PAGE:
California Bans All Lead Ammo for Hunting
Even though California's game wardens opposed a bill banning lead ammunition for hunting, Gov. Jerry Brown signed it into law on Oct. 11. The governor signed 10 other bills that made gun-control advocates happy and vetoed 7.
This law expands the current prohibition of lead ammunition in designated condor areas of the state to the entire state, and instructs the California Department of Fish & Wildlife (CDFW) to impose regulations regarding the ban no later than July 2015, with the entire ban in effect by July 2019. However, and this bears watching, the governor also authorized the CDFW to suspend the lead ammo ban if the federal government makes good on its threat to band non-lead ammunition because it can pierce the armor of law enforcement. Now, that will be interesting. Bowhunting will look mighty appealing then.
In an article in USA Today, Brown lists lead's dangers to wildlife as the main reason he signed the bill. However, USA Today also included reference to a letter, written in opposition to the ban by the California Game Warden Association: "California Game Wardens are on the front line enforcing the ban on lead ammunition for most hunting in condor range. But there is insufficient data to justify such a drastic action across the entire state."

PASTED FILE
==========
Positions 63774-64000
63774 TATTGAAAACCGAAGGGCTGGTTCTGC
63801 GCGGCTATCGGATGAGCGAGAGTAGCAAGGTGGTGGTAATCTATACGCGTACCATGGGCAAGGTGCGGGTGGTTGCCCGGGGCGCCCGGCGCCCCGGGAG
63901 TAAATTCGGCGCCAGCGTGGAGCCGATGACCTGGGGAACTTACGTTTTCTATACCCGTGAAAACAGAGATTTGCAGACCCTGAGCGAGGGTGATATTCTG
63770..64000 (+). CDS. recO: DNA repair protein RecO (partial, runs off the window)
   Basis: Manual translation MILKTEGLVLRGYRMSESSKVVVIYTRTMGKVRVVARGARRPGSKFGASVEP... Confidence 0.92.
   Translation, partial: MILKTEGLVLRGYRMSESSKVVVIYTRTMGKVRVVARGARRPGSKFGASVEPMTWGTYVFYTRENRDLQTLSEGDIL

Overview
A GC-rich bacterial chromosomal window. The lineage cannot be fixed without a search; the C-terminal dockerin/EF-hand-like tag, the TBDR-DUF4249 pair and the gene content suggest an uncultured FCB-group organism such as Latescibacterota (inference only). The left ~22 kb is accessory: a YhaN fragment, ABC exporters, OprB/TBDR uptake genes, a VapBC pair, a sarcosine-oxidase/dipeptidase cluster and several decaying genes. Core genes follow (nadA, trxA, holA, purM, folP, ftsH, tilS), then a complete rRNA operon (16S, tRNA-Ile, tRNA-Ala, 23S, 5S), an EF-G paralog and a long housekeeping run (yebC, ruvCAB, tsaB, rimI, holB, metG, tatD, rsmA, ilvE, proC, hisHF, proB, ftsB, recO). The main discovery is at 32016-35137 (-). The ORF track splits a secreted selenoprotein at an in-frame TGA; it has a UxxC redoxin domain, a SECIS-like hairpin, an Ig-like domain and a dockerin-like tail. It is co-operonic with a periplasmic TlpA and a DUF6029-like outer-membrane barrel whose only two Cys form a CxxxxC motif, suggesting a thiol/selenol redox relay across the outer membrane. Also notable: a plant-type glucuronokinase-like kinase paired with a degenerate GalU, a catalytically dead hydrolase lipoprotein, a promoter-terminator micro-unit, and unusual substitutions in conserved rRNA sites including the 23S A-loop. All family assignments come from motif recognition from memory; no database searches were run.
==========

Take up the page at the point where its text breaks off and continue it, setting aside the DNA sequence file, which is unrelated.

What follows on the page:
The Center for Biological Diversity pushed for the lead ban. Considered among the top 10 anti-hunting organizations in this country, the Center for Biological Diversity currently is running campaigns against the Keystone Pipeline's path, against hunting wolves and other species, and generally against most forms of hunting. Period.
You may read about the other laws and vetoes passed in California and listed in USA Today, the when's and why's of more regulations in a state that already limits the freedoms of its residents in so many ways, and demands so much in return in taxation.
It will be interesting to see what the results are in say, 2029. Will the lead-free ban have played a big role in the increased population and better health of condors? Since the initial lead ban in designated regions in 2008, the death rates of condors has not decreased. Other populations of game and wildlife may rise, too - same as the bear and bobcat populations are doing - but that will be because no one hunts them any longer. However, I'm sure the Center for Biological Diversity and its cronies will praise the lead ban for that outcome, too.